You can purchase a wide variety of David’s webinars recorded by leading accounting professional bodies.  Each webinar is 90 minutes long and includes electronic templates.  You purchase directly from the relevant professional body and follow instructions, at the end of the webinar, to download the templates from my website using the disclosed password.

E-Templates From David Parmenter’s Financial Controllers and CFO’s Toolkit

You can purchase all the electronic versions of the book templates. Once the paypal notification has been received the templates are emailed with 48 hours..

David Parmenter’s Performance Measures Database (known as a KPI database)

The database, developed over the last twenty years, and regularly updated, is sent in both  Access and Excel.

Better practice studies and what they can do for your Accounting Function

Better practice studies and bench marking studies are two ways for organisations to measure their effectiveness and the level of service they are providing to internal and external clients.

Better practice studies are often confused with bench marking studies, an unfortunate mistake that leads many organisations that could gain substantial benefits from participating to overlook them.

In brief, bench marking studies focus on quantitative measures and thus organisations can assess where they are in the ranking, i.e. what percentile they are at. Such studies require good information systems and a substantial commitment in time, in liaison with fellow participants, fine tuning definitions and collecting comparable data. For example, even the definition of an employee needs to be agreed upon.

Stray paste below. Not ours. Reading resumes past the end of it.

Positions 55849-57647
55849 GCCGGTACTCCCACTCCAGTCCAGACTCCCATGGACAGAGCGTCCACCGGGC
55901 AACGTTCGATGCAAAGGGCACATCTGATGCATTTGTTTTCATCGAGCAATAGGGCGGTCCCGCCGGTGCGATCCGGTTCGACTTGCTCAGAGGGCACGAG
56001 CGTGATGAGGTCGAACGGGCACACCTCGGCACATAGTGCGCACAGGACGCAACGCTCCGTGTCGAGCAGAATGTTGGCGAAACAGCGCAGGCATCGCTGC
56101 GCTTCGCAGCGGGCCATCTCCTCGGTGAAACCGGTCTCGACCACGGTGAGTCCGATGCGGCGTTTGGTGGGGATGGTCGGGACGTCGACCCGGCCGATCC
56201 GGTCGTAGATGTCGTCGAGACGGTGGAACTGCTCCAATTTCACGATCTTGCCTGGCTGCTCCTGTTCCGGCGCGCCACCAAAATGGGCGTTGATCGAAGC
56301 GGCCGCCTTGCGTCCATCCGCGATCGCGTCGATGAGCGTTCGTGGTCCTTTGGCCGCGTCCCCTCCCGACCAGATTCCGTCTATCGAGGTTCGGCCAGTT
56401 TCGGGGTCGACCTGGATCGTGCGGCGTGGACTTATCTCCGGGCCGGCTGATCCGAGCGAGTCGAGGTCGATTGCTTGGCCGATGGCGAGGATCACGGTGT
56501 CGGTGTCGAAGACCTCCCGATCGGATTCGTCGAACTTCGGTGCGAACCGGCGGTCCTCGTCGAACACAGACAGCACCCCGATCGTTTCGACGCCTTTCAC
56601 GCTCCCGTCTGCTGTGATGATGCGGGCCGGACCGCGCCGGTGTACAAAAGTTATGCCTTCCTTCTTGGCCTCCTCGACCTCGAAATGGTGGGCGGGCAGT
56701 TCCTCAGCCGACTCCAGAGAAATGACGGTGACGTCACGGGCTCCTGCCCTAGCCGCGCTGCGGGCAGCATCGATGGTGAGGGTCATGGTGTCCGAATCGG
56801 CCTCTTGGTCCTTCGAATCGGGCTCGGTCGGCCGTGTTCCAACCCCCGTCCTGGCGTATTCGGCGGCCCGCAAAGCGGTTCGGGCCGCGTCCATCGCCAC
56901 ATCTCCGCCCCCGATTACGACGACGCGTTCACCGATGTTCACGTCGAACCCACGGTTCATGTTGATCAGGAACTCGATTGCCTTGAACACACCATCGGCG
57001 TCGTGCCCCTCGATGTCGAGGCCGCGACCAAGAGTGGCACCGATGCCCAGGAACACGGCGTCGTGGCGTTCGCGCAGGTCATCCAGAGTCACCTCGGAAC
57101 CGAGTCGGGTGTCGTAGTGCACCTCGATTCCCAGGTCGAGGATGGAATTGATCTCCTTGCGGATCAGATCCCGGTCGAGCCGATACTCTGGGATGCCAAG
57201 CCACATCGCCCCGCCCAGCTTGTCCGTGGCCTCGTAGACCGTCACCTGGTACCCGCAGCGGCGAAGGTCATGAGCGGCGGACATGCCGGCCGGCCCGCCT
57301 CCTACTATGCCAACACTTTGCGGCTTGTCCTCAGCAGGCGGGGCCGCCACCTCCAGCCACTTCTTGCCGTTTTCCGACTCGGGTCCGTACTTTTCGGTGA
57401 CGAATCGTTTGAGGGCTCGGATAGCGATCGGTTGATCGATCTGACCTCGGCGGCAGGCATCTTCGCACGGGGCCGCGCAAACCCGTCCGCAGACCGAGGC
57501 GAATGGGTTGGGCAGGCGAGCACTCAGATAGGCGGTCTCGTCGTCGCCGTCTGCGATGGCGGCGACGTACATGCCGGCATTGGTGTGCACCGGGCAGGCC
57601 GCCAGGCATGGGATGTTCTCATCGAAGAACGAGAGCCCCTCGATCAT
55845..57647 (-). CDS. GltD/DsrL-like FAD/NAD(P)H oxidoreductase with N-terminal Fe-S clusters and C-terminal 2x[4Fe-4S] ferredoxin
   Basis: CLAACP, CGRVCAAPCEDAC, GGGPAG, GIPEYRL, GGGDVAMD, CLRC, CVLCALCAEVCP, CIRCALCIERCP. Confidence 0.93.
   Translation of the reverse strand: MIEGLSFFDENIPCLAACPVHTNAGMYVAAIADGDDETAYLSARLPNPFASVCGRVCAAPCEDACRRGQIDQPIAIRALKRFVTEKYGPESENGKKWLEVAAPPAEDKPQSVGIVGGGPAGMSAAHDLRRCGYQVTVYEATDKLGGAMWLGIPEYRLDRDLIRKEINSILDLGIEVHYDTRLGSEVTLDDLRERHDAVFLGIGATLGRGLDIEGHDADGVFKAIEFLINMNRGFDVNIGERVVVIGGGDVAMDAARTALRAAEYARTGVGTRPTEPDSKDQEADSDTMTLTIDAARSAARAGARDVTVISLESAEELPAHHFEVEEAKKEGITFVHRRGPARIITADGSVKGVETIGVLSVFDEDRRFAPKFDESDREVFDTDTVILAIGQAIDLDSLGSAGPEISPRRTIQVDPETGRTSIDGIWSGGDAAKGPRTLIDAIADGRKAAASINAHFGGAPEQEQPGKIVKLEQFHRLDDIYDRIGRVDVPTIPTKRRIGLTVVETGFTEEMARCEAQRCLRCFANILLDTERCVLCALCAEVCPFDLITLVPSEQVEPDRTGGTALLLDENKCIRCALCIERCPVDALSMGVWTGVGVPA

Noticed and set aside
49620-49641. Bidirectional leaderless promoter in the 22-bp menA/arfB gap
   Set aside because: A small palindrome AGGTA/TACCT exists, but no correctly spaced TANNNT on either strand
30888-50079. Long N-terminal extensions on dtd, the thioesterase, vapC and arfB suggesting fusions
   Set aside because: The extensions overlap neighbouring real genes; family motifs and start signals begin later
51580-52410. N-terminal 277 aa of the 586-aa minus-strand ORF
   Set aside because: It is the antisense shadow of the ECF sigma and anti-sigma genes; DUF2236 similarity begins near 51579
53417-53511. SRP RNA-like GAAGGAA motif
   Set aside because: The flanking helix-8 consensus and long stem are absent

Where are you in these ratings on month-end close?

Top Performers
1.     Have adopted a virtual close where we can get up-to-date net result numbers at any point in time and thus month-end numbers are available immediately with only commentary to follow on day one Top 1%
2.     We have a printed set of rules for preparing accounts and materiality is clearly stated and set for the entire organization Top 25%
3.     All inter-company transactions are first posted to an inter-company software and both subsidiaries are updated automatically Top 1%
4.   Accounts payable, accounts receivable and inventory are all closed off before month-end Top 50%
5.  Have strict control on all adjustments allowing them to off-set each other before making a decision to adjust month end numbers Top 25%
6.  Monthly financial report is less than five pages Top 25%
7.  Close-off on the same day each month e.g., the nearest Friday to the calendar month end, could be the 29th or the 2nd Top 1%
8.   All planning, forecasting and reporting performed in a robust application Top 1%
Bottom performers
1.     Month-end close takes over 8 working days Bottom 25%
2.     No formal agreed rules on materiality so adjustments levels vary amongst the individual accountants Bottom 25%
3.     Myriad of inter-company adjustments each month which can take a day or two to resolve Lower 50%
4.     Accounts payable, accounts receivable and inventory are all closed off after month-end Lower 50%
5.     All adjustments are posted until the general ledger is closed off Lower 50%
6.     The monthly financial reports is over 15 pages Bottom 25%
7.     Close off each month-end at calendar month-end Lower 50%
8.     Excel is still our main tool and there is a reluctance to change Lower 50%

If your responses are more aligned to the poor performers you should definitely participate in the bench marking study.


How to switch successfully from a Big 4 audit firm into corporate finance

Many accountants who qualified doing audits are inadequately prepared for the transition into corporate accounting.  I had spent five years with Arthur Andersen &co and one year with Price Waterhouse before I moved to my first corporate accounting job.   While seeing many different organisations was a great start I had never worked on a month-end, completed an annual plan, managed a team of accounting staff or presented to the Board.   I thus did not know how a good finance team should perform or how to get my team to that place. To avoid making the mistakes I made during the transition read on.